President Truman unquestionably postponed his Potsdam meeting on European issues because he wished to know if the bomb was a reality before his diplomatic encounter with Stalin: The Alamogordo atomic test took place on July 16, 1945; the Potsdam Conference began on July 17, 1945.
The attitude of the President’s two most important advisers is also increasingly clear. Space permits only a few of many illustrations:
Stimson’s diary, May 1945: “…It may be necessary to have it out with Russia on her relations to Manchuria and Port Arthur and various other parts of North China…Over any such tangled weave of problems the S-1 [i.e., the atomic bomb] secret would be dominant…”
Stimson’s diary, May 1945: “…The time now and the method now to deal with Russia [is] to keep our mouths shut and let our actions speak for words…[W]e have got to regain the lead and perhaps do it in a pretty rough and realistic way…They can’t get along without our help and industries and we have coming into action a weapon which will be unique.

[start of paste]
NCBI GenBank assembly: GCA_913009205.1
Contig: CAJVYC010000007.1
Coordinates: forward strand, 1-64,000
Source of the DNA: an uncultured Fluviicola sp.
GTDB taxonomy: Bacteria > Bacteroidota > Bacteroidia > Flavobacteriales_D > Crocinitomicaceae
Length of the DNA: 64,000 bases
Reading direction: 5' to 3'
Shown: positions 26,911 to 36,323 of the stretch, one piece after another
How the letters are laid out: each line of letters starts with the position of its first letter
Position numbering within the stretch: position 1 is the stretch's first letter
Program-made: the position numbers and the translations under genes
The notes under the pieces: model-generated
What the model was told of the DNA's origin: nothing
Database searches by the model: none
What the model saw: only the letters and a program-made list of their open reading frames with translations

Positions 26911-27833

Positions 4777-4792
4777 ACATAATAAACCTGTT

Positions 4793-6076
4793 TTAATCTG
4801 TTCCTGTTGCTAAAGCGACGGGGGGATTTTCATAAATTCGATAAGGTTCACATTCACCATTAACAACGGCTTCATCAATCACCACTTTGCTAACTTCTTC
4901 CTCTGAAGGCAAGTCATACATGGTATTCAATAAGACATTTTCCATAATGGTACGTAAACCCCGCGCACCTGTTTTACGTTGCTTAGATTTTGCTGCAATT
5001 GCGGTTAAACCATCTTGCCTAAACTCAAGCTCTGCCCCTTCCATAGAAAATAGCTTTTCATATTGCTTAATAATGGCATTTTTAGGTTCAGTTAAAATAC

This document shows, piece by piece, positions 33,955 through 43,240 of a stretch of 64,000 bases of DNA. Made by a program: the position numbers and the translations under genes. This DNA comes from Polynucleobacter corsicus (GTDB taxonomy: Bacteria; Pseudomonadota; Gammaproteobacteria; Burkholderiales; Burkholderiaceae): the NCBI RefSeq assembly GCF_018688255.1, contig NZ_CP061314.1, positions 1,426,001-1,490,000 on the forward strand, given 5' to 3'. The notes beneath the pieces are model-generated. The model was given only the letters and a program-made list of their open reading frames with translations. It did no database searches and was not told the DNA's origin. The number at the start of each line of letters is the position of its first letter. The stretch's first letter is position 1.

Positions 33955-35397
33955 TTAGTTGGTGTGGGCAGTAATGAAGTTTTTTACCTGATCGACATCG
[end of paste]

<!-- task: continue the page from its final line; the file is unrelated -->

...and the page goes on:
“Now the thing is not to get into unnecessary quarrels by talking too much and not to indicate any weakness by talking too much; let our actions speak for themselves.”
Reports by scientist Leo Szilard of a May 1945 meeting: “Mr. Byrnes did not argue that it was necessary to use the bomb against the cities of Japan in order to win the war…Mr. Byrnes’s…view [was] that our possessing and demonstrating the bomb would make Russia more manageable…
“I was completely flabbergasted by the assumption that rattling the bomb might make Russia more manageable…”
Stimson’s diary, June 1945 (after meeting with Truman): “I then said…there should be no revelation to Russia or anyone else of our work in S-1 [i.e., the atomic bomb] until the first bomb had been successfully laid on Japan…[T]he greatest complication was what might happen at the meeting of the Big Three. He told me he had postponed that until the 15th of July on purpose to give us more time.”
Ambassador Davies’ diary, Potsdam, July 1945: “[Byrnes] was having a hard time…[but the] details as to the success of the atomic bomb, which he had just received, gave him confidence that the Soviets would agree…